New Federal Youth Initiatives in Canada. ERIC Digest.

ERIC Identifier: ED399482
Publication Date: 1995-00-00
Author: Hanna, Sharron - Dornan, Lisa
Source: ERIC Clearinghouse on Counseling and Student Services Greensboro NC., Canadian Guidance and Counselling Foundation Ottawa (Ontario).

New Federal Youth Initiatives in Canada. ERIC Digest.

Statistics Canada recently confirmed that young people were the hardest hit by the 1990-92 recession and are finding it increasingly difficult to find employment (Sunter, 1994). For example, the 1993 youth unemployment rate of 17.8% is the highest annual rate since the 1983 rate of 19.8%. The 1993 rate would be even higher if youth had persisted in their job searches instead of "giving up" and withdrawing from the labor market. College and university graduates are also experiencing greater difficulty in securing jobs.

The inability of young people to form a serious attachment to the labor market can have grave consequences. There is evidence that those who seek employment during difficult times, but are not successful, will continue to experience ongoing hardships throughout their working lives, often developing an ongoing dependency on the social safety net.


The Canadian federal government's youth employment and learning strategy sets out several educational and training priorities which, together, offer young Canadians direction as they prepare for the future labor market. The strategy included two key elements on the youth employment front:

1. Youth Service Canada aimed at putting out-of-school and unemployed young people back to work.

2. Youth Internship Program supported new, entry-level training programs for occupations in expanding industries.


Young people today face a frustrating dilemma: one needs experience to get a job, but without a job, one cannot get experience. "The proportion of Youths who have never held a job rose sharply from 10% in November 1989 to 16% in November 1993" (Sunter, p.32). Youth Service Canada (YSC) aims to address this dilemma using a three pronged approach:

Strengthen young people's sense of accomplishment, self-reliance, and self-esteem.

Enable young people to gain meaningful work experience, while using and improving their personal and work-related skills, through service to their community and their country.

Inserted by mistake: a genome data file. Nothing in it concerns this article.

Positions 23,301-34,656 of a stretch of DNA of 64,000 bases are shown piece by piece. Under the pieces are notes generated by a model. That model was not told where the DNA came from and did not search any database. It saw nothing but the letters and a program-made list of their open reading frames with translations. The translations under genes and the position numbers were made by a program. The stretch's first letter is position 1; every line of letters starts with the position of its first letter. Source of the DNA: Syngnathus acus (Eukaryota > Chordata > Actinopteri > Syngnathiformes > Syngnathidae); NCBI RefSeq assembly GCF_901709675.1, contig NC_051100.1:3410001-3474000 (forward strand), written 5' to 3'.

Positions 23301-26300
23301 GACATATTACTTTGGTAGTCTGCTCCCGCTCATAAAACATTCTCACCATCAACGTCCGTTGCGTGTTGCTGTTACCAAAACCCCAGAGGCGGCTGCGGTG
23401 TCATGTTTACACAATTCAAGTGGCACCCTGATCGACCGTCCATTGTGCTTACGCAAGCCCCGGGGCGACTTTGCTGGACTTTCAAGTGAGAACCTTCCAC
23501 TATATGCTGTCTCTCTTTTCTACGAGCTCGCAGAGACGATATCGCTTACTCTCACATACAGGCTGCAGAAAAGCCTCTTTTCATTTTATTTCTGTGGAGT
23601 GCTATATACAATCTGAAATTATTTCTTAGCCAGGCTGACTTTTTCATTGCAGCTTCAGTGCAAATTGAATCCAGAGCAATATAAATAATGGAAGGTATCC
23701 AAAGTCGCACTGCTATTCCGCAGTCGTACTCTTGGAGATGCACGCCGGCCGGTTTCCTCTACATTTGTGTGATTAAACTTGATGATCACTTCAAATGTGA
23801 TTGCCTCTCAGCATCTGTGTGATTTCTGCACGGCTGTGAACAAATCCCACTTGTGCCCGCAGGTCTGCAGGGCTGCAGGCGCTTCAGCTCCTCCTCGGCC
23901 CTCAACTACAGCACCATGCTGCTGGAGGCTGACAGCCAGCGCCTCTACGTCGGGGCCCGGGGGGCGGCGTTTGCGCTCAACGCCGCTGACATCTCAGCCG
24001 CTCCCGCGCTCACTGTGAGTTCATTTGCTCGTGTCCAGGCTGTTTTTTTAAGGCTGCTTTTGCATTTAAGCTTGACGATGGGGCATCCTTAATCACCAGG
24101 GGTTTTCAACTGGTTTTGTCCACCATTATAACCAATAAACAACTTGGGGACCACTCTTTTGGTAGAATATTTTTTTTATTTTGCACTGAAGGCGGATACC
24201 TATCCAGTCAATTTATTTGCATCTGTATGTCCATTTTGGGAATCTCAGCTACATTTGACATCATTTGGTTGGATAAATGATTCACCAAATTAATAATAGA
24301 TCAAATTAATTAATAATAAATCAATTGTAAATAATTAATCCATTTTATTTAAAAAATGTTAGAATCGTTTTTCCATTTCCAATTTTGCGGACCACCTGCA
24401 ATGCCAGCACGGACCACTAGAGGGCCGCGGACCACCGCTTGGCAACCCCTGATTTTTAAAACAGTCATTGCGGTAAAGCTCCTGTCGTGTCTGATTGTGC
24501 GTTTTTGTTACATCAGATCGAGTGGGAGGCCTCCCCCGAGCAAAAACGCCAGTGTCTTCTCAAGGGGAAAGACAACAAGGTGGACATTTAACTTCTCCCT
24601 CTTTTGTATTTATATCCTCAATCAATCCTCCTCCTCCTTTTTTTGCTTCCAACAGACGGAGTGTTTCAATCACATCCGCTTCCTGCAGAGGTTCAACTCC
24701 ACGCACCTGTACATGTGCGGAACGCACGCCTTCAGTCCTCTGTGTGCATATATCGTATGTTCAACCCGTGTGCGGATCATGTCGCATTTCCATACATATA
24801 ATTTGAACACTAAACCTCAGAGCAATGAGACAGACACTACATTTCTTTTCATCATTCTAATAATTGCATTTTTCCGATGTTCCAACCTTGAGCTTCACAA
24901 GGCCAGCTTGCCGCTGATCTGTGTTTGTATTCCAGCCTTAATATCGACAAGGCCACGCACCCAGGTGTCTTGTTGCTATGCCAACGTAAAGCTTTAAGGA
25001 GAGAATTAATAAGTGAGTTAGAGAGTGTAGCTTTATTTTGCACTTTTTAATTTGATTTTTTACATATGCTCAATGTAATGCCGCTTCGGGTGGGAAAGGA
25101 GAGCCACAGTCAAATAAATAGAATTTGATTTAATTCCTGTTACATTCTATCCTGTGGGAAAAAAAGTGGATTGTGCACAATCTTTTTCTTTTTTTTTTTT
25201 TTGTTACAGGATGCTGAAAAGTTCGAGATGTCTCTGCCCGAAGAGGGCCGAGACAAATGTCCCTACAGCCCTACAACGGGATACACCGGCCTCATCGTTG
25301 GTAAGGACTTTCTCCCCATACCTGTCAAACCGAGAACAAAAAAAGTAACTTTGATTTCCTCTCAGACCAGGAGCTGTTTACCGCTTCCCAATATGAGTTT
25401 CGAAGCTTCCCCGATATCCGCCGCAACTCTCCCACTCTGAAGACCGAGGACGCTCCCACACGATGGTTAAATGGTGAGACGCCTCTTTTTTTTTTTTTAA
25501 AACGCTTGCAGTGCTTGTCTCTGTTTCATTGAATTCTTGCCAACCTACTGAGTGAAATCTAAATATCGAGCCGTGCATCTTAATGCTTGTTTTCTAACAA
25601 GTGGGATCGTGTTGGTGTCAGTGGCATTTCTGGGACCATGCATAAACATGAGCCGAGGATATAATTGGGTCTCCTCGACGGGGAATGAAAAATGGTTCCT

Build stronger communities and a better Canada by enabling young people to address issues of concern to youth and by building a greater awareness of Canada's diversity.

Four streams were identified as priorities in YSC:

1. Community Development and Learning

2. Sustainable Development and Environment

3. Tulu (personal development)

4. Entrepreneurship.

During the spring and summer of 1994, 67 lead-site projects were officially launched, engaging over 1,100 unemployed youth in productive community service work terms lasting from 6-9 months. Participants received a weekly stipend and a completion grant in the form of a voucher, valued at no less than $2,000 which could be redeemed to cover the costs of going back to school, subsidize wages at another job, pay for daycare while working, cover travel costs to get a job or move to another job, use as collateral for a small business loan, or repay student loans.


In its 1992 study of education and training in Canada, the Economic Council of Canada observed that "Canada has one of the worst records of school-to-work transition. School leavers find a job by trial and error, often wasting their own and society's resources in the process" (ECC, 1992, p.18). Approximately 60% of youth now enter the labor market directly from high school with no additional structured education or training. However, it is estimated that in Canada, almost half of the new jobs created by the year 2000 will require at least 17 years of education and training.